Avoiding early specialisation at university

One of the key features of many of today’s universities is that often they admit students into a wide array of highly specialised subjects. Students are expected to leave secondary school with their career choices clearly mapped out, and this is then reflected in their higher education roadmaps. But is this a good idea?

One of the ideas mooted in the recent paperEntry to Higher Education in Ireland in the 21st Century, prepared by Professor Áine Hyland for Ireland’s National Council for Curriculum and Assessment, is that universities should consider ‘reform [of] the configuration of first year courses to eliminate denominated courses and adopt a policy of generic first year courses unless there are compelling reasons not to do so (e.g. General Arts; General Science; General Technology; General Health Sciences).’ This would overcome students’ lack of insight into specialised areas of study and allow them to make choices when they are more mature and have developed more sophisticated study skills.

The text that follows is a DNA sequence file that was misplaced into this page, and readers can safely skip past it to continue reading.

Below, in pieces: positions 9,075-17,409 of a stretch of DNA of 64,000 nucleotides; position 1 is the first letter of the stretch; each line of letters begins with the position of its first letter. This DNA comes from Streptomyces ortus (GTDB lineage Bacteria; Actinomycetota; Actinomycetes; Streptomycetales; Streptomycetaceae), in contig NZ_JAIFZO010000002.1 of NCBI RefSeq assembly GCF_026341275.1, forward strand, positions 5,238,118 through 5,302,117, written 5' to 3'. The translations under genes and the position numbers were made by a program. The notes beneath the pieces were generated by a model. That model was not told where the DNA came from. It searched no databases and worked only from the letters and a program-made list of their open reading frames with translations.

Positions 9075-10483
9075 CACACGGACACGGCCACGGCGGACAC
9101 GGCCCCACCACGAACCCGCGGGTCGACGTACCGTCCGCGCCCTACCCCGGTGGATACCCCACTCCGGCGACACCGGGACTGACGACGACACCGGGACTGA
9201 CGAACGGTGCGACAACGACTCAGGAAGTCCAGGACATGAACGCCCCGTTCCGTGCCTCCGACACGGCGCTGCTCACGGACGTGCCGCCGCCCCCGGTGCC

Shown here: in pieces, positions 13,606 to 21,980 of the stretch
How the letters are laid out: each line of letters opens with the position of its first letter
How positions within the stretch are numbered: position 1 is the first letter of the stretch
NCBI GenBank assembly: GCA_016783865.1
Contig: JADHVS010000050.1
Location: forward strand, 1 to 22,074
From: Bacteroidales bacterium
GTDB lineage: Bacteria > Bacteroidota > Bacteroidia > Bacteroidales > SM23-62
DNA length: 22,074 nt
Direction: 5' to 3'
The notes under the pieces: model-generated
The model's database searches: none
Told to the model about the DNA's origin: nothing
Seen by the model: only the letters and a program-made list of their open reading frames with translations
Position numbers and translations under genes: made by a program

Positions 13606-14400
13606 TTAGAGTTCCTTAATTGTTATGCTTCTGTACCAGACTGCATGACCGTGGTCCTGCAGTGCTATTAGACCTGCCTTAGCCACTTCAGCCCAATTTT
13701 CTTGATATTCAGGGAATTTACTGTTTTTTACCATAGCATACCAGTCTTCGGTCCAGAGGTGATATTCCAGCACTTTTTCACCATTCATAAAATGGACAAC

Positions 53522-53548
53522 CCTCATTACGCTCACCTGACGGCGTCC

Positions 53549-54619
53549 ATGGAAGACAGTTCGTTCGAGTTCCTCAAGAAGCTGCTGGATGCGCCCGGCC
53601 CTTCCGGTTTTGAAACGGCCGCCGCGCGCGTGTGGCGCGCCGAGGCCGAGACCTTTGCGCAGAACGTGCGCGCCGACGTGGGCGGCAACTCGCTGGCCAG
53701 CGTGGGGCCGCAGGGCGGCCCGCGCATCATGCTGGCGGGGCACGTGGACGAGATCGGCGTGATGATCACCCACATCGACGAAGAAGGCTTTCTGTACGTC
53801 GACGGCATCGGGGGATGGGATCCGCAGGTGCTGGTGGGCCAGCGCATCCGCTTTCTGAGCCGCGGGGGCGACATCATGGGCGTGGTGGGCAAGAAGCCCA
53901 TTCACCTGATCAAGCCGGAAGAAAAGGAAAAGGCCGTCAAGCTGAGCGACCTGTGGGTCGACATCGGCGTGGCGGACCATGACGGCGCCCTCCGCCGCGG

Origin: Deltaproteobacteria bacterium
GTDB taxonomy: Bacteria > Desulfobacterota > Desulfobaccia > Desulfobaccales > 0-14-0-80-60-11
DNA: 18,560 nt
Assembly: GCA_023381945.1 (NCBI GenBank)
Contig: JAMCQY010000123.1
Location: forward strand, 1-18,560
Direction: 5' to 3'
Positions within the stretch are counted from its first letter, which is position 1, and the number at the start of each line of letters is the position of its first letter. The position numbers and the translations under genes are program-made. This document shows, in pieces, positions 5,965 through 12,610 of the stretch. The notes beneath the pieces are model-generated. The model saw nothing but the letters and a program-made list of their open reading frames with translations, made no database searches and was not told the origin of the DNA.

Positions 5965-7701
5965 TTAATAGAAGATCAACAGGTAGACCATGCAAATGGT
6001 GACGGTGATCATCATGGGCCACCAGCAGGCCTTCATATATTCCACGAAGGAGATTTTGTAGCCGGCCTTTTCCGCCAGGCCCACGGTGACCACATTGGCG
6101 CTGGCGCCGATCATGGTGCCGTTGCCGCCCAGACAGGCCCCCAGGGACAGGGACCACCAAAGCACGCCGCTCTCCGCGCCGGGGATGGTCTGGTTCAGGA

Given the proliferation of university degree programmes, and the tendency to keep introducing new programmes on top of old ones, this is a proposal worthy of consideration, and not just in Ireland. It may be time to push back career decisions to a somewhat later stage, not least because at that later stage students are more capable of forming a judgement of their own, with less reliance on parents and counsellors. The idea is worthy of reflection.

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12 Comments on “Avoiding early specialisation at university”

  1. Vincent Says: